This is key for influencing how the final product will turn out. On average it takes us 20-30 minutes to trim properly so give yourself time. This has nuances and you can google different methods. Essentially you want to trim the fat so that you get an even smoke. Not all the fat has to be removed as it will cook down and add flavour to the final, but too much of it stops us from getting that bark on top or a full cook.
Season your Brisket
Traditional Texan brisket is pure and simple: coarse salt and black pepper. Our twist is adding in garlic powder to add to the flavour, but that’s really up to the pit boss.
You’re going to get the most out of your brisket if you use real hardwood like oak. One with a bit of flavour, like cherry, will help influence the flavour of the smoked brisket. Flavour is really up to you. Just ensure your heat is consistent and you see that steady flow of thin blue smoke.
Wrap the Brisket
Don’t skip this step! You can use foil if that’s all you have, but the butcher’s paper will seriously assist in creating that super juicy tender brisket with that dark, caramelised bark we’re after.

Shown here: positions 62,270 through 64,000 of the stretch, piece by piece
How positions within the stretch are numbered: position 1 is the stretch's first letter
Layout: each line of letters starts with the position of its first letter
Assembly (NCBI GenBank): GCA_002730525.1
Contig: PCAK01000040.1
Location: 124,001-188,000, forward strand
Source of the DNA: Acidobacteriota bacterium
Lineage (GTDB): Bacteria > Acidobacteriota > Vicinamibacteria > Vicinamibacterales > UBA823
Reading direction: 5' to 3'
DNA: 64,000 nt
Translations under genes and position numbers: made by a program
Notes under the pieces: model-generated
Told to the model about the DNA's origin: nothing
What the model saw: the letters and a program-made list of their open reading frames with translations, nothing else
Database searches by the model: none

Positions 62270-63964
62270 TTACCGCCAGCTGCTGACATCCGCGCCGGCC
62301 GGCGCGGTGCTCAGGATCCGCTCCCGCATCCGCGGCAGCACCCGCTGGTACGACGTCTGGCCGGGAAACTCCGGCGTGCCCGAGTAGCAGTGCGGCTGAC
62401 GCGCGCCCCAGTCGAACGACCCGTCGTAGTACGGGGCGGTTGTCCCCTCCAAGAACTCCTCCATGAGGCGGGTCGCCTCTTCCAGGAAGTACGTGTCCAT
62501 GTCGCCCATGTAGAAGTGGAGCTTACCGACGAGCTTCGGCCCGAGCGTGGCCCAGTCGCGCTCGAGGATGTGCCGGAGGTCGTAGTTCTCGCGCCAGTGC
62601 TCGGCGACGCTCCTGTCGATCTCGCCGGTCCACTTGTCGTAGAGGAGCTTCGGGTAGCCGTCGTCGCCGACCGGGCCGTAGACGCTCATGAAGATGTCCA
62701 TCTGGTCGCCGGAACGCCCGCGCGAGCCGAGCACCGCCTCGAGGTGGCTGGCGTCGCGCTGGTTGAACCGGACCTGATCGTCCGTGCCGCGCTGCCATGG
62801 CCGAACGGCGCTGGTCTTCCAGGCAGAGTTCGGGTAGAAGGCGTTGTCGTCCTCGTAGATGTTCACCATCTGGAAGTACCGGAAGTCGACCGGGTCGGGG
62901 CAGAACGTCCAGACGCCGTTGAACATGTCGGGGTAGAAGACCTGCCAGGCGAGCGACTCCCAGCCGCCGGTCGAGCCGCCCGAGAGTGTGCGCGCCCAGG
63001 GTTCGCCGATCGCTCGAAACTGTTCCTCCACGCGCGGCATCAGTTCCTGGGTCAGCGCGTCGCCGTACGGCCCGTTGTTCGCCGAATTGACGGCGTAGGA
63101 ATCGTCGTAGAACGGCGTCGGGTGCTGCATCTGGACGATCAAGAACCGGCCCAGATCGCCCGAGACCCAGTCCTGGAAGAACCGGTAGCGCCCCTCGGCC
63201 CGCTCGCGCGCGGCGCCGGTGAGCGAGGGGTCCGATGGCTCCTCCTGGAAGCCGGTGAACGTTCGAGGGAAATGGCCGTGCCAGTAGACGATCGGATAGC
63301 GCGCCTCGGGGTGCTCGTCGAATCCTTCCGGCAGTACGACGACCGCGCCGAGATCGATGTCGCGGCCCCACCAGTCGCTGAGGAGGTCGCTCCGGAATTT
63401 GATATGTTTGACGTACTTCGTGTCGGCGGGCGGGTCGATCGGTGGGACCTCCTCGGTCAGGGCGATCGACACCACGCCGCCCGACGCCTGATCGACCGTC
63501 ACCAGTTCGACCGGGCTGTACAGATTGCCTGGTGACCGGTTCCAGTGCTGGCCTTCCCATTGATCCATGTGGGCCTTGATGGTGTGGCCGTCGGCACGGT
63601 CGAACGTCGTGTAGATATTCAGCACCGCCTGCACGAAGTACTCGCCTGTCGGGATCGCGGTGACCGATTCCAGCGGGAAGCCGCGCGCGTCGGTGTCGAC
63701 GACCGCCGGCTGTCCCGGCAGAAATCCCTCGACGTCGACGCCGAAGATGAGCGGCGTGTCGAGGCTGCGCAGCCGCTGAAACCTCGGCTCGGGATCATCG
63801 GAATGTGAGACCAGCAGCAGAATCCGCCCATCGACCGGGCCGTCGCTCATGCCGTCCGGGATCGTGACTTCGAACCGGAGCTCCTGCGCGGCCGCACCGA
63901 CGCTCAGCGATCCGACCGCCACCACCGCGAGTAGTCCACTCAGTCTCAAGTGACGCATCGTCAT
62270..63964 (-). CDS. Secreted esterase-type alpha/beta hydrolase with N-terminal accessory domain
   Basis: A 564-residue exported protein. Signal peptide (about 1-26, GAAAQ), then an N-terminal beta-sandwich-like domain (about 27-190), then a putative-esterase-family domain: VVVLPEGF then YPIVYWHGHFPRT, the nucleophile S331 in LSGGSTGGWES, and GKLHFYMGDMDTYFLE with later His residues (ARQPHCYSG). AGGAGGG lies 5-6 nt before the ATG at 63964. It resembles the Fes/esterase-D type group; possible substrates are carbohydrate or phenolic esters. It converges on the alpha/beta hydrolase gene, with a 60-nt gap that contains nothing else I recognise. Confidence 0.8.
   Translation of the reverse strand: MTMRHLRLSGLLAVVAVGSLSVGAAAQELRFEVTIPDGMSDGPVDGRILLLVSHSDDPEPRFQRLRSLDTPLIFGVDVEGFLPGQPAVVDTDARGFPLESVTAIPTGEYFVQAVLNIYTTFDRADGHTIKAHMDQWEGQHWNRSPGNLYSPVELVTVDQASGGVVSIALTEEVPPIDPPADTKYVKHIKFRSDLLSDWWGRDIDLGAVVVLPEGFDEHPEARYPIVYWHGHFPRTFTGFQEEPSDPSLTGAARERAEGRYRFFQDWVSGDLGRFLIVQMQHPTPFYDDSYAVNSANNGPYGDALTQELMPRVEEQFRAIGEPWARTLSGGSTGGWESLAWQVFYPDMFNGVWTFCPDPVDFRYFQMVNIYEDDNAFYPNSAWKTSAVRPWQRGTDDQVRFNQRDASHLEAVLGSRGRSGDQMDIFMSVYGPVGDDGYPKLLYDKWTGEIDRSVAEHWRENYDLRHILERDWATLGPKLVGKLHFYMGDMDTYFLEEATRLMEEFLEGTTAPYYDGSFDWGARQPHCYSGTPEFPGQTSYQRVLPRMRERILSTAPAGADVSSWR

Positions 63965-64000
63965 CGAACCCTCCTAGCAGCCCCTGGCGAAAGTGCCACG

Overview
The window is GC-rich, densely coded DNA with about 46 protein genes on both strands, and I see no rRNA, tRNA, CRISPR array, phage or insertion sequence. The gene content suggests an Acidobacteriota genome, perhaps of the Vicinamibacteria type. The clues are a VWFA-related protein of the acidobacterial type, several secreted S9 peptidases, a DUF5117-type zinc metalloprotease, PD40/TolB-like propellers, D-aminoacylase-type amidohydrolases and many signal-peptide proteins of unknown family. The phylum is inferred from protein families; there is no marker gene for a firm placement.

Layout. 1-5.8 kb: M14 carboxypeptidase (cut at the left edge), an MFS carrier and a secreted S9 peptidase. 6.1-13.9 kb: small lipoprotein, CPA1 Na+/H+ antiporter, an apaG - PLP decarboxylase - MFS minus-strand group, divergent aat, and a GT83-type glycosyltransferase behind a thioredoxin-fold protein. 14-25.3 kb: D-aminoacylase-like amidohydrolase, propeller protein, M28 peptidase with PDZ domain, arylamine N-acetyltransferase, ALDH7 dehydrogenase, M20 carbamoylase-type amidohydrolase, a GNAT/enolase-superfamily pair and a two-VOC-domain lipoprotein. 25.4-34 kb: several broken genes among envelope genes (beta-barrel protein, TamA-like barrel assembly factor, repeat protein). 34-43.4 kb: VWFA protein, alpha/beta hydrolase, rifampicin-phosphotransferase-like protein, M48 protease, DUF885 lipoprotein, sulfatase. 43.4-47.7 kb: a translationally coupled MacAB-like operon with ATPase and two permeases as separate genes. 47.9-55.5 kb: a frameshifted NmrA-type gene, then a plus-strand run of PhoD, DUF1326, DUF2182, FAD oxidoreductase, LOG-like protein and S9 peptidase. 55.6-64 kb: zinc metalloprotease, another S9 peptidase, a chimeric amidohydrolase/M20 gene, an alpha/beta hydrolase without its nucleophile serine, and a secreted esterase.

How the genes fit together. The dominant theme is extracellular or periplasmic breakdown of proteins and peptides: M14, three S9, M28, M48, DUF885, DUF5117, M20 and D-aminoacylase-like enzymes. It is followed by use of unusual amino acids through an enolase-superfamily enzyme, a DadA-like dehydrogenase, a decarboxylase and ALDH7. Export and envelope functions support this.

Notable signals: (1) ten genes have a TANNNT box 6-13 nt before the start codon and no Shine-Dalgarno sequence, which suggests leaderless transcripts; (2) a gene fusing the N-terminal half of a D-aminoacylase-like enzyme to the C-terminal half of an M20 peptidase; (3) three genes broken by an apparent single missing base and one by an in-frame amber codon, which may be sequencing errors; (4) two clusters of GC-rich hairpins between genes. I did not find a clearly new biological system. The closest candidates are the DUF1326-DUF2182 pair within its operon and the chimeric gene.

Wrap the brisket like a present, folding edge over edge until it’s fully sealed. Place the brisket on your smoker, folded edges down and keep smoking at 225 degrees F until the internal temperature of the brisket reaches 202 degrees F at the thickest part (make sure your thermometer is in the meat and not the fat).
Rest your Smoked Brisket
DO NOT MISS THIS CRUCIAL STEP! You need to let it rest for a minimum of an hour so that those hot and bubbly juices can set into and across the meat. It also helps bring the temperature of the brisket down to happy slicing and serving temperature.
Slice your Smoked Brisket
Again, some debate the best way to do this and reading up on it is helpful. The key is to slice your smoked brisket against the grain for maximum tenderness but be mindful of the two different grain directions. Most Texans (and pit bosses) will locate where two points overlap the flat and split it down the middle there. Then turn it 90 degrees and slice it that way but finish slicing the flat the opposite way. Some pieces won’t be perfect, but this works so most pieces get some bark on them.